Check your summons or with court staff to identify the category of the crime (the offence) you’ve been charged with.
Category 1 or 2 crimes
For less serious crimes, you have no option other than a judge-alone trial. Depending on the nature of the crime (offence), your case will be heard by either by a judge, justice of the peace or community magistrate. There will be no jury.
Category 3 crimes
For category 3 crimes (offences), you have a choice of a judge-alone trial but you could choose to have a jury trial within the District Court.
Category 4 crimes
If you are charged with a category 4 crime (offence), you’ll have a jury trial at the High Court. Members of the public will be summoned to the court to form a jury, to hear the facts of your case. They will then decide if you’re guilty or not.
This picture shows the different people who might be in the court room for a criminal case:
some of the people are part of the hearing, such as the judge, jury and witness
other people are there to watch the hearing or support friends or family. These people might include the media, members of the public, the victim's family/ whānau and your family/whānau.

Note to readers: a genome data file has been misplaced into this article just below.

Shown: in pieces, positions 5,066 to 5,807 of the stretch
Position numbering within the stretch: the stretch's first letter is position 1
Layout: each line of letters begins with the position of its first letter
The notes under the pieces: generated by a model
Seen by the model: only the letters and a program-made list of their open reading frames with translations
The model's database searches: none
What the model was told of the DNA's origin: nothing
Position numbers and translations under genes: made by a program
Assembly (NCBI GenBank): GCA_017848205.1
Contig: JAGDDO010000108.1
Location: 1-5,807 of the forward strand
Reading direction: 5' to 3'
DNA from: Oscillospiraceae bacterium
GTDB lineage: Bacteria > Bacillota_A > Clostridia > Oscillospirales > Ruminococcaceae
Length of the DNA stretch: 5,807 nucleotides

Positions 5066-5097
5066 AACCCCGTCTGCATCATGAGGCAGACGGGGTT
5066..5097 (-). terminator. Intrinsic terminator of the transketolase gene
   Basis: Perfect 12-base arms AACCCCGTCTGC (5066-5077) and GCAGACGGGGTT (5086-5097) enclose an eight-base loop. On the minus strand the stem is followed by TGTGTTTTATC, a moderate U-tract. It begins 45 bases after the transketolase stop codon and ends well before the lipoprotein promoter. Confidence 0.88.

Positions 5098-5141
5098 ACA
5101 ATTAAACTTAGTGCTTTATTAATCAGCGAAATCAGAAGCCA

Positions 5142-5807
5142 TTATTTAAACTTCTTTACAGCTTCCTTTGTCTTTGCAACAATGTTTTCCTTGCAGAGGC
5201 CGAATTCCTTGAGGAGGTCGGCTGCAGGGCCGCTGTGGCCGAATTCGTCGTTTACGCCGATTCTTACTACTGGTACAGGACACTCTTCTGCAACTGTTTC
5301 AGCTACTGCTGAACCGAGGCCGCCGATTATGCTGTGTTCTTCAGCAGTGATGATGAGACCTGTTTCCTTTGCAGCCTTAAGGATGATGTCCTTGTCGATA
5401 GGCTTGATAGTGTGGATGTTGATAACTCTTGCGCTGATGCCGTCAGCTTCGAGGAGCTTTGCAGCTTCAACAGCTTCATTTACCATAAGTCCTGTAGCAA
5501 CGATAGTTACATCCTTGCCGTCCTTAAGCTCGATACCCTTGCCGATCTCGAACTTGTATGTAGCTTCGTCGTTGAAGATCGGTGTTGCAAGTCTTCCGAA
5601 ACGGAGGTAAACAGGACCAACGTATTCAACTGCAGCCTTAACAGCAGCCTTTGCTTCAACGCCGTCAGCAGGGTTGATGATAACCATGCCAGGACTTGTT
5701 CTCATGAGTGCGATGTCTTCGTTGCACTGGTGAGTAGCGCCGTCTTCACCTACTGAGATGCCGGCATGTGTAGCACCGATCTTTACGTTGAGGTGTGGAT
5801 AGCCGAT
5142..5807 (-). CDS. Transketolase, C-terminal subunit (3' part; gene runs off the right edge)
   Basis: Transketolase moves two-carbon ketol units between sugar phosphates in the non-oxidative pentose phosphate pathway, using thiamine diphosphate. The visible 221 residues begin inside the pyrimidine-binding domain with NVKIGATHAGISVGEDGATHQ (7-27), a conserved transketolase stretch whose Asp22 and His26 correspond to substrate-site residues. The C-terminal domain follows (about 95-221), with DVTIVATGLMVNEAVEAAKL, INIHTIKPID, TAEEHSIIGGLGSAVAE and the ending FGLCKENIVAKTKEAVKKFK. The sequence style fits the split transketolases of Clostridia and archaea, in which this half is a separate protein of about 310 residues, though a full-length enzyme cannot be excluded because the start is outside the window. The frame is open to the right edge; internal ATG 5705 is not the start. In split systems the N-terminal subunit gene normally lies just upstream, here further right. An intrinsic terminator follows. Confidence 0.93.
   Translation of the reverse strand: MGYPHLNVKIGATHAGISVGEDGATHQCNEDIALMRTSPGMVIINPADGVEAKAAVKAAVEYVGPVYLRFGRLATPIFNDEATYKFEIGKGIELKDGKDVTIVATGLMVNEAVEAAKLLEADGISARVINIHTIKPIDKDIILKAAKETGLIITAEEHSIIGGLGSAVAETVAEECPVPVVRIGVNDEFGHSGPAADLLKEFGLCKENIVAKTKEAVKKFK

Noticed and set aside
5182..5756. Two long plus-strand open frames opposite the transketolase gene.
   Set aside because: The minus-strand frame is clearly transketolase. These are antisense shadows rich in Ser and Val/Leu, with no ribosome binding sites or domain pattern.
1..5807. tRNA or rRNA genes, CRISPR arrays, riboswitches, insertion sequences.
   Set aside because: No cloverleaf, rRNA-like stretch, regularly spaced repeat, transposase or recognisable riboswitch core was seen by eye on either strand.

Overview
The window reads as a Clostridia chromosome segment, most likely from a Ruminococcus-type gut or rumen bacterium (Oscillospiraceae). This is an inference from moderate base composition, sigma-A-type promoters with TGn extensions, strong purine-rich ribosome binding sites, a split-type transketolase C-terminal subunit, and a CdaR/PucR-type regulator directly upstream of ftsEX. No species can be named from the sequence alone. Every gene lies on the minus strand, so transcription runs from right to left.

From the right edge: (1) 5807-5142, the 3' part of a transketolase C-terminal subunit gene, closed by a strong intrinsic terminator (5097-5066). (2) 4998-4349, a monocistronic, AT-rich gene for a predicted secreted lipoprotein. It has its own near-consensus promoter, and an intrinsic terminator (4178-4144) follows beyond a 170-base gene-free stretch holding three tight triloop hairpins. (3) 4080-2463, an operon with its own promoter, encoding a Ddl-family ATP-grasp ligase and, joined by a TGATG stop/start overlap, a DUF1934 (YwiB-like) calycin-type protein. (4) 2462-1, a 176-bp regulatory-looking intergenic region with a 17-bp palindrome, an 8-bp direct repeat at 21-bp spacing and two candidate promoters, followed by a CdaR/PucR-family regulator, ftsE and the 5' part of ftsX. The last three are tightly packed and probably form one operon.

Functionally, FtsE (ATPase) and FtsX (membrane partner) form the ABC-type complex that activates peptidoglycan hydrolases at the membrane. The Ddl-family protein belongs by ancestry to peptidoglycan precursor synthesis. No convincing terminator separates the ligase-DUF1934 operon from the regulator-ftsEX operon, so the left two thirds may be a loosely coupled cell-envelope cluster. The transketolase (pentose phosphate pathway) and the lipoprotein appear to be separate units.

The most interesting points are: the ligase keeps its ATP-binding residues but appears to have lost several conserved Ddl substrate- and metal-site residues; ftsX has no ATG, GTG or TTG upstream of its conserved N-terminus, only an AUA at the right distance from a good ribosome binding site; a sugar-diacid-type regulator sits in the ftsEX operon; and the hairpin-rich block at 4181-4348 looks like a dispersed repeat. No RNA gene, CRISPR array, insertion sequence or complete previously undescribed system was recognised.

Key to people shown in the picture
Witness or victim – a person who tells the court about what happened or what they know about the case.
Support person – a person who the judge has agreed can support a witness or victim in court.
Court victim advisor – a court staff member who helps the victim understand the court process.
Defendant – the person charged with an offence.
Prosecutor – the Crown lawyer who is trying to prove if the defendant (you) is guilty.
Defence lawyer – your lawyer.
Judge – the person in charge of the court.
Registrar – the person who makes sure court processes are followed, helps the judge and records what happens in court. The Jury/Court Attendant sits alongside the Registrar. The Jury/Court Attendant is a court staff member who looks after the jury and will oversee them when deliberating.
Jury –these 12 people decide if you are guilty or not.
Media – the journalists who report on the case.
Prisoner’s escort – the person who escorts the defendant in court.
Public gallery – this is where members of the public sit, including the victim's and your families and whānau. Victims and witnesses can also sit here after they‘ve given evidence, not before.